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Transforming accountability and project monitoring for stronger national WASH sectors

In spite of advances in alignment with country systems, many development partners still tend to focus monitoring efforts on their ‘own’ projects, driven by a strong burden of accountability to taxpayers and institutional donors. Project-monitoring efforts are fragmented and often work around government-led systems. They tend to stop once the implementing agency withdraws. Conversely, project monitoring offers flexibility and speed for testing innovative approaches and new technologies. The reality in many developing countries is that government-led water, sanitation, and hygiene (WASH) monitoring systems remain weak and are often underfunded. Despite these dilemmas, several recent trends indicate that project monitoring and government-led systems can be mutually beneficial. This can only be achieved if all actors communicate better and modify their organizational behaviours; much of this will be determined by changing the incentives for monitoring. When planned and communicated well, project efforts can contribute positively to permanent, comprehensive, national sector monitoring systems.[author abstract]

TitleTransforming accountability and project monitoring for stronger national WASH sectors
Publication TypeBook Chapter
Year of Publication2015
AuthorsLockwood, H
Secondary TitleSchouten, T. & Smits, S., 2015. From infrastructure to services : trends in monitoring sustainable water, sanitation and hygiene services
Chapter4
PaginationP. 63-84 : 6 boxes, 4 fig., 1 tab.
Date Published01/2015
PublisherIRC and Practical Action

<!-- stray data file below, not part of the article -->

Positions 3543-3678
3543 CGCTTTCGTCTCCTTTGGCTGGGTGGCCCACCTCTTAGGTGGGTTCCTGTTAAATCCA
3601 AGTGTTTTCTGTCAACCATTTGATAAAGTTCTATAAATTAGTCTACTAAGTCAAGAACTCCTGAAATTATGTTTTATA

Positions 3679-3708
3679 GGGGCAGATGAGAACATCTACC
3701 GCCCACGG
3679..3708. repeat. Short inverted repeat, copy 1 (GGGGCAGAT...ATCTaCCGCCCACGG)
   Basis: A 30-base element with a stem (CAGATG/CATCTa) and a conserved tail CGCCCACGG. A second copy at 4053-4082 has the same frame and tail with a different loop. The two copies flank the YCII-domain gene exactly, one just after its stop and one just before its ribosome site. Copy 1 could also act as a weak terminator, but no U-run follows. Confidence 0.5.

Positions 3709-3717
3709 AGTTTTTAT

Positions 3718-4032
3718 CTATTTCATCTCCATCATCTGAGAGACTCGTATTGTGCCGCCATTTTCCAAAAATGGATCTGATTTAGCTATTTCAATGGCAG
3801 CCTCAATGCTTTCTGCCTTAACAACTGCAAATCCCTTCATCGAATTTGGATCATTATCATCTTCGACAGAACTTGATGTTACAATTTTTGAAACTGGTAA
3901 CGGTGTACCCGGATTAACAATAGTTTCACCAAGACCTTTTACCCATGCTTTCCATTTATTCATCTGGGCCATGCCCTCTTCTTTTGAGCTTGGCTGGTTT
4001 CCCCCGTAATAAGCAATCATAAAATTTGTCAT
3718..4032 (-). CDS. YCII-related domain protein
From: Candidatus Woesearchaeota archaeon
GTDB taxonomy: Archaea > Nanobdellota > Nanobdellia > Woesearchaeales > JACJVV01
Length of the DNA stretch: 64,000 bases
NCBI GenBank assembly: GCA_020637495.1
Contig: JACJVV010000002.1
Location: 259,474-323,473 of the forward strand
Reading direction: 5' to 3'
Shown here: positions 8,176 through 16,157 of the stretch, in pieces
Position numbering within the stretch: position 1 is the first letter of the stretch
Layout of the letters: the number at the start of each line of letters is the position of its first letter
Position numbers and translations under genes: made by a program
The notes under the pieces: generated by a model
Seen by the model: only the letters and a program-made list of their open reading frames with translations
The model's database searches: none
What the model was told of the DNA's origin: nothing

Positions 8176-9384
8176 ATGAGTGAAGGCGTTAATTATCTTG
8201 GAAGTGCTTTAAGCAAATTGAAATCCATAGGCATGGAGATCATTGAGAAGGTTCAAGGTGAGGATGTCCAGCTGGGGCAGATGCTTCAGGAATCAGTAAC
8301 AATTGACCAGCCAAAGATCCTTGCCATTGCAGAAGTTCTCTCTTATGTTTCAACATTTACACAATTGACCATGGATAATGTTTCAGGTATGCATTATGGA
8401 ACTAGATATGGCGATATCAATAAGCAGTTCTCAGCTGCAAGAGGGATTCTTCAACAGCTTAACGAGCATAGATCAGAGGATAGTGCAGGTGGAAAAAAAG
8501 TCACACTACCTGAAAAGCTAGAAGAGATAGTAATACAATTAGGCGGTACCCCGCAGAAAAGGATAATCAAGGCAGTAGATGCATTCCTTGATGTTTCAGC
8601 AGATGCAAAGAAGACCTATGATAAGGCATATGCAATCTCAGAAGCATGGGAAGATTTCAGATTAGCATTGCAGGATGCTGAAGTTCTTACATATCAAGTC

Place PublishedRugby, UK
Publication LanguageEnglish
ISBN Number9781853398131 (hardback), 9781853398148 (paperback), 9781780448145 (ebook)
Abstract

In spite of advances in alignment with country systems, many development partners still tend to focus monitoring efforts on their ‘own’ projects, driven by a strong burden of accountability to taxpayers and institutional donors. Project-monitoring efforts are fragmented and often work around government-led systems. They tend to stop once the implementing agency withdraws. Conversely, project monitoring offers flexibility and speed for testing innovative approaches and new technologies. The reality in many developing countries is that government-led water, sanitation, and hygiene (WASH) monitoring systems remain weak and are often underfunded. Despite these dilemmas, several recent trends indicate that project monitoring and government-led systems can be mutually beneficial. This can only be achieved if all actors communicate better and modify their organizational behaviours; much of this will be determined by changing the incentives for monitoring. When planned and communicated well, project efforts can contribute positively to permanent, comprehensive, national sector monitoring systems.[author abstract]

Notes

Includes 17 ref.

URLhttp://developmentbookshop.com/from-infrastructure-to-services
DOI10.3362/9781780448138.004

Disclaimer

The copyright of the documents on this site remains with the original publishers. The documents may therefore not be redistributed commercially without the permission of the original publishers.